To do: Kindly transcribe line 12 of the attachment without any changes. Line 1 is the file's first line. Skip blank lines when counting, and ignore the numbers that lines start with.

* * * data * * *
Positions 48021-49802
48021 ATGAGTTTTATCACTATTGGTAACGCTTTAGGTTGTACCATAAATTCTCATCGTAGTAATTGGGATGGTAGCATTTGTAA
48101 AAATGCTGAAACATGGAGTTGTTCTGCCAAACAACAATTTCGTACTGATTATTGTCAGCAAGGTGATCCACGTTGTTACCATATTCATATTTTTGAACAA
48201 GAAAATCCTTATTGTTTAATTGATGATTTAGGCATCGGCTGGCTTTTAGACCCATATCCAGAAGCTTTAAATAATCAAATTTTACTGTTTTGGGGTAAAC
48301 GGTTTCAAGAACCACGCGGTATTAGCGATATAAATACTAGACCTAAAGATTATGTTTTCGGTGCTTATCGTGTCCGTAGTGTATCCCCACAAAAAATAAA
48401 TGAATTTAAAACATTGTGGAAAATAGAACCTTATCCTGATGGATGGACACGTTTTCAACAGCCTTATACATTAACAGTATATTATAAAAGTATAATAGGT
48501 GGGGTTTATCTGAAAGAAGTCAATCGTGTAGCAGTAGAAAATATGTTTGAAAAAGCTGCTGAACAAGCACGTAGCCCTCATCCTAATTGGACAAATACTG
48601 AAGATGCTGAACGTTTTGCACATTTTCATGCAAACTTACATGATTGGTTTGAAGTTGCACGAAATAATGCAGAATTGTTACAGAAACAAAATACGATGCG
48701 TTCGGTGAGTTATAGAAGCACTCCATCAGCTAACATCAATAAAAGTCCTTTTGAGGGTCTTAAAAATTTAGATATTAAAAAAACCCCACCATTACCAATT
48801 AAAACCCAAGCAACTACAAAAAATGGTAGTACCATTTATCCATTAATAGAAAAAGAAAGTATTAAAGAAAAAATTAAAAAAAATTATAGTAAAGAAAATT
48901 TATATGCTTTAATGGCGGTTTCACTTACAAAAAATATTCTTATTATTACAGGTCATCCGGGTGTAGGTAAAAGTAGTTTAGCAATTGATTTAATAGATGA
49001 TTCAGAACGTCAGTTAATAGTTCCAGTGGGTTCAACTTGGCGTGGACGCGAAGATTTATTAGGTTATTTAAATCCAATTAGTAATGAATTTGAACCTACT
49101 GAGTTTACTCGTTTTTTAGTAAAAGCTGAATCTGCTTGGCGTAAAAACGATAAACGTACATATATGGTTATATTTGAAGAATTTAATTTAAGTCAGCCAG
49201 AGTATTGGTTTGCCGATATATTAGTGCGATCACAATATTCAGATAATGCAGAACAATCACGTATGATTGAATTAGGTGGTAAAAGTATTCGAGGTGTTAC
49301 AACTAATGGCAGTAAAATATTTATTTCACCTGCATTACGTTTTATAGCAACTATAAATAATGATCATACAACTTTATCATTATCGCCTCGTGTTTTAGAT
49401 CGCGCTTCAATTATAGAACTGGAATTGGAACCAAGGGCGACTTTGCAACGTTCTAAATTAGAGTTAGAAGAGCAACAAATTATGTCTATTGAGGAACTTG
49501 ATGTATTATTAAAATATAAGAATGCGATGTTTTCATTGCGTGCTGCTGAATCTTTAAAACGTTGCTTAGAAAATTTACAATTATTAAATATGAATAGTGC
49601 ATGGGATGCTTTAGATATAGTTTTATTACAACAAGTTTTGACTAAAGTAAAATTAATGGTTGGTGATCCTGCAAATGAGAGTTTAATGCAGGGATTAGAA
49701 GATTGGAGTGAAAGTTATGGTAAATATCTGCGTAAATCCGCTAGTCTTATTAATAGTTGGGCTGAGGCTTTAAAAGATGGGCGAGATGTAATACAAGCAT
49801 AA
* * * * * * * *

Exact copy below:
49001 TTCAGAACGTCAGTTAATAGTTCCAGTGGGTTCAACTTGGCGTGGACGCGAAGATTTATTAGGTTATTTAAATCCAATTAGTAATGAATTTGAACCTACT